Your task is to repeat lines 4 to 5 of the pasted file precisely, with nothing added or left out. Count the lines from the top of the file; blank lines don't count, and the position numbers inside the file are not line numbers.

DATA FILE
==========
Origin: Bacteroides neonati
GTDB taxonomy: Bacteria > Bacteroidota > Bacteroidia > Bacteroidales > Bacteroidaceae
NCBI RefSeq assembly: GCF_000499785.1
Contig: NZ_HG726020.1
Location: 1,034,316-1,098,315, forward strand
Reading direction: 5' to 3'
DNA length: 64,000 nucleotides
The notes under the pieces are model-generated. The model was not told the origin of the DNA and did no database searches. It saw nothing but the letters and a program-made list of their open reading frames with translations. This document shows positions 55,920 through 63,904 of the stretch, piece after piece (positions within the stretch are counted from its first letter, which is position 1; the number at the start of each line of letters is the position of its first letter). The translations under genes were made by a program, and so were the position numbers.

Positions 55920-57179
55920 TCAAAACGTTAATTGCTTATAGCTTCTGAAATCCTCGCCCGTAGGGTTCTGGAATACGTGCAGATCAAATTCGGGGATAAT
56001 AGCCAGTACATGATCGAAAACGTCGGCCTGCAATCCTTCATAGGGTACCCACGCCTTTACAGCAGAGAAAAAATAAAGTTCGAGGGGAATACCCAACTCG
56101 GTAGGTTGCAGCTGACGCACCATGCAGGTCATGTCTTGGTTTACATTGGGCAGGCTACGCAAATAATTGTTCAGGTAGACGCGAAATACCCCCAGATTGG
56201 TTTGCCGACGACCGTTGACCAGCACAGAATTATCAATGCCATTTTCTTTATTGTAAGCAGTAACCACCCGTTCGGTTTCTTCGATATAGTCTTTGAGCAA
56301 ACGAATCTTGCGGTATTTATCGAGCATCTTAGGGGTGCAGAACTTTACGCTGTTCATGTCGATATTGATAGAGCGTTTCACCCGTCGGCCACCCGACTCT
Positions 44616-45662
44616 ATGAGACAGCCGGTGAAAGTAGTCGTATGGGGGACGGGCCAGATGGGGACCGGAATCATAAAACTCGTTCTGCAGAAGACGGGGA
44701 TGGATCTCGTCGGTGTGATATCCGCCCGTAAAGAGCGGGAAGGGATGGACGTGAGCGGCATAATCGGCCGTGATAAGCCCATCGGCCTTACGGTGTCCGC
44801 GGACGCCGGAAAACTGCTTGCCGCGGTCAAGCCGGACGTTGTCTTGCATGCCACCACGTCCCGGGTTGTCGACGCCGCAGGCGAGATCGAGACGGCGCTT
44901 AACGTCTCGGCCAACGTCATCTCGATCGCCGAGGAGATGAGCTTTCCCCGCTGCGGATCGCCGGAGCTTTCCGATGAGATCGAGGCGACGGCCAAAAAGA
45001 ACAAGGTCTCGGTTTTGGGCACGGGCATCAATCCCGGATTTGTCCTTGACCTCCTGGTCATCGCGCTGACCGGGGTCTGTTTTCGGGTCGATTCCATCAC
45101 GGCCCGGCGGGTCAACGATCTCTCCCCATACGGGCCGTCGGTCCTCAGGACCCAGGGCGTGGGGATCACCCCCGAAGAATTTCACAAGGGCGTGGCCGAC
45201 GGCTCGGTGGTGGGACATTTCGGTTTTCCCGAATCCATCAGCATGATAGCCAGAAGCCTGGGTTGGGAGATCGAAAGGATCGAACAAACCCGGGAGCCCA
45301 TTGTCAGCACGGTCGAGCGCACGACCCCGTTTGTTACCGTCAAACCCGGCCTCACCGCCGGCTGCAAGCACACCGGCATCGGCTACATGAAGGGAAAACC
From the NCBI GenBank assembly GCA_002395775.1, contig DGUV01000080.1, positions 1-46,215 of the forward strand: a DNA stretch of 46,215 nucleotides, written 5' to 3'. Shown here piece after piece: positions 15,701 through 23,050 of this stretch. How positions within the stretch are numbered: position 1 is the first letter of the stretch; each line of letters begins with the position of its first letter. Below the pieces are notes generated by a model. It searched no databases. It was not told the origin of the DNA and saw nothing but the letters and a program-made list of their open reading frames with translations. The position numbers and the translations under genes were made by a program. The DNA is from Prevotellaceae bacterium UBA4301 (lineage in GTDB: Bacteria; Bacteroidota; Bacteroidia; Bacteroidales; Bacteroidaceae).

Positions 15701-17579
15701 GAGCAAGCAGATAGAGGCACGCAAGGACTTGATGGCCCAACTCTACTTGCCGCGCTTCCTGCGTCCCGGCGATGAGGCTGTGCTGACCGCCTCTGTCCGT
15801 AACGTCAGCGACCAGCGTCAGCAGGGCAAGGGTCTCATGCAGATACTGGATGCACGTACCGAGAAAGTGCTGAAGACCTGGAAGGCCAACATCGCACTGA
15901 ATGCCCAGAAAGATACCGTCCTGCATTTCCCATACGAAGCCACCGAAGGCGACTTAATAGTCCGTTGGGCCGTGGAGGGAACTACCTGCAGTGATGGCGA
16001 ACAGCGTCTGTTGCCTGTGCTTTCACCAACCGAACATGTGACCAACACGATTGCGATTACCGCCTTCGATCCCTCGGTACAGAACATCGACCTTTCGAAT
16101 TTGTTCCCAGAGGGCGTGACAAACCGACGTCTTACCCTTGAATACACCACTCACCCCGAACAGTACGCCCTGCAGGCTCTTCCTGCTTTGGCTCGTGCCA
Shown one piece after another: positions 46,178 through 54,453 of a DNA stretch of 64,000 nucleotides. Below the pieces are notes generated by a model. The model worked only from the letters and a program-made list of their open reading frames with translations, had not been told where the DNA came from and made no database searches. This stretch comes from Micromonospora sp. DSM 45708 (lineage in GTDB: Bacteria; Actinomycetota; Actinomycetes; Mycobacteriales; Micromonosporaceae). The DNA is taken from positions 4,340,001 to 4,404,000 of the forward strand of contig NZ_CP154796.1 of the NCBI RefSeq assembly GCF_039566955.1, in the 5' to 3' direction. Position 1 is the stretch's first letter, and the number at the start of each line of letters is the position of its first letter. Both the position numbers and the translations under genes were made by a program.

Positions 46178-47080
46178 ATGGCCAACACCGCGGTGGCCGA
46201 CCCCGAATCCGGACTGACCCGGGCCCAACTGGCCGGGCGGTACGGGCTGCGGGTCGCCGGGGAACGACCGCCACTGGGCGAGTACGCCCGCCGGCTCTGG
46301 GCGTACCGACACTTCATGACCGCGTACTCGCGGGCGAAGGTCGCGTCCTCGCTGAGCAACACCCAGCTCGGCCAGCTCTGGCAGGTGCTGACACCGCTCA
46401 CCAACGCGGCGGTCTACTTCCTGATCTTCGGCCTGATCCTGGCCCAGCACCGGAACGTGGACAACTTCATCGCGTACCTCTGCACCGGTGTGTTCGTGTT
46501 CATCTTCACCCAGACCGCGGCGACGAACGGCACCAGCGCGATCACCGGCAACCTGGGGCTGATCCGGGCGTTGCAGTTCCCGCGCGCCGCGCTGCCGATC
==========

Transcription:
Contig: NZ_HG726020.1
Location: 1,034,316-1,098,315, forward strand